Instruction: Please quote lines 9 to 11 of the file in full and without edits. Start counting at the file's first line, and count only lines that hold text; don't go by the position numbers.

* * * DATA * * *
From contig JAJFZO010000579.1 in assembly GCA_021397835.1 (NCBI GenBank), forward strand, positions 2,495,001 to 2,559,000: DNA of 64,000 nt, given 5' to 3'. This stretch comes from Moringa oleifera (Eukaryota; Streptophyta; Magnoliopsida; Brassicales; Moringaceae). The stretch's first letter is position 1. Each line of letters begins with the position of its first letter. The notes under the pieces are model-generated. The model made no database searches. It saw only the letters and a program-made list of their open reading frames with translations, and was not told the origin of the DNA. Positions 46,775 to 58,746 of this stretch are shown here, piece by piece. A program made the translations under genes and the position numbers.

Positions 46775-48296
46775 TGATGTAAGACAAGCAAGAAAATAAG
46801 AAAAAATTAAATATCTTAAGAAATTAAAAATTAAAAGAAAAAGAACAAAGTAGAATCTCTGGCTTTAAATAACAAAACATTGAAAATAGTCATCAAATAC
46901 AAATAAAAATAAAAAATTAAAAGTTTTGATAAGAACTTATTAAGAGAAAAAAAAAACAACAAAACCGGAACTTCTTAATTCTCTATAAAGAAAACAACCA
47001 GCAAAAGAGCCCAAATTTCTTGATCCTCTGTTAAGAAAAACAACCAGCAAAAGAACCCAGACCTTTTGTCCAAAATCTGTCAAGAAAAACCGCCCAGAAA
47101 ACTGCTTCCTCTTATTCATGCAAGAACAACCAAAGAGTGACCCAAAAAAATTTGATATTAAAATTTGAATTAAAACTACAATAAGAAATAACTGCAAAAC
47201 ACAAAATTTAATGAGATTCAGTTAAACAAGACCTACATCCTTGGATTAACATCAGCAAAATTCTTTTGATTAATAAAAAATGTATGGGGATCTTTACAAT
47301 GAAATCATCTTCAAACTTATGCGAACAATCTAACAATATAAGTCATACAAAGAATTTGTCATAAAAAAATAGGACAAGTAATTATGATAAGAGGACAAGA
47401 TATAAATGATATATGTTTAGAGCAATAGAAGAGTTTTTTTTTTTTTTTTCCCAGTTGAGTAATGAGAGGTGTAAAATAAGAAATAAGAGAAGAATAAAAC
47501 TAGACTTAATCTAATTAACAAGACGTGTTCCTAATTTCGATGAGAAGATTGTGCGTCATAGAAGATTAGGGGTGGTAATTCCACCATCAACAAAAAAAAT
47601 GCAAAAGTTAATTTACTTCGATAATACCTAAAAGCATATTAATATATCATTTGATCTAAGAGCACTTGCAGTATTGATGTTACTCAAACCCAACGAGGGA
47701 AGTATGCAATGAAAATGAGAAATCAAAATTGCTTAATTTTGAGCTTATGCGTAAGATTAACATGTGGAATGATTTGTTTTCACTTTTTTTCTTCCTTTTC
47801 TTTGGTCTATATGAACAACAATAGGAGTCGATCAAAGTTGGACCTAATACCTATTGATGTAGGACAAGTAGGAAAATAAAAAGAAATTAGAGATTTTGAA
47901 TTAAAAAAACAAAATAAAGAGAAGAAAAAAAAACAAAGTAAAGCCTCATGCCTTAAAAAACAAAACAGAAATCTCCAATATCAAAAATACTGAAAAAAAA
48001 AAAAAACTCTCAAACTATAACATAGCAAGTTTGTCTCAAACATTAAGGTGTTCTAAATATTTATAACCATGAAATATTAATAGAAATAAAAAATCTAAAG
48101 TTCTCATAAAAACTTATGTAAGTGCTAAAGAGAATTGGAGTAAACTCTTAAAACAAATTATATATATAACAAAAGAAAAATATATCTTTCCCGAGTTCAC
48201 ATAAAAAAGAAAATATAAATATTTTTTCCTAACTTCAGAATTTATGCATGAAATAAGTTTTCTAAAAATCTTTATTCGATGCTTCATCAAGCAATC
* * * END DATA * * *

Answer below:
47301 GAAATCATCTTCAAACTTATGCGAACAATCTAACAATATAAGTCATACAAAGAATTTGTCATAAAAAAATAGGACAAGTAATTATGATAAGAGGACAAGA
47401 TATAAATGATATATGTTTAGAGCAATAGAAGAGTTTTTTTTTTTTTTTTCCCAGTTGAGTAATGAGAGGTGTAAAATAAGAAATAAGAGAAGAATAAAAC
47501 TAGACTTAATCTAATTAACAAGACGTGTTCCTAATTTCGATGAGAAGATTGTGCGTCATAGAAGATTAGGGGTGGTAATTCCACCATCAACAAAAAAAAT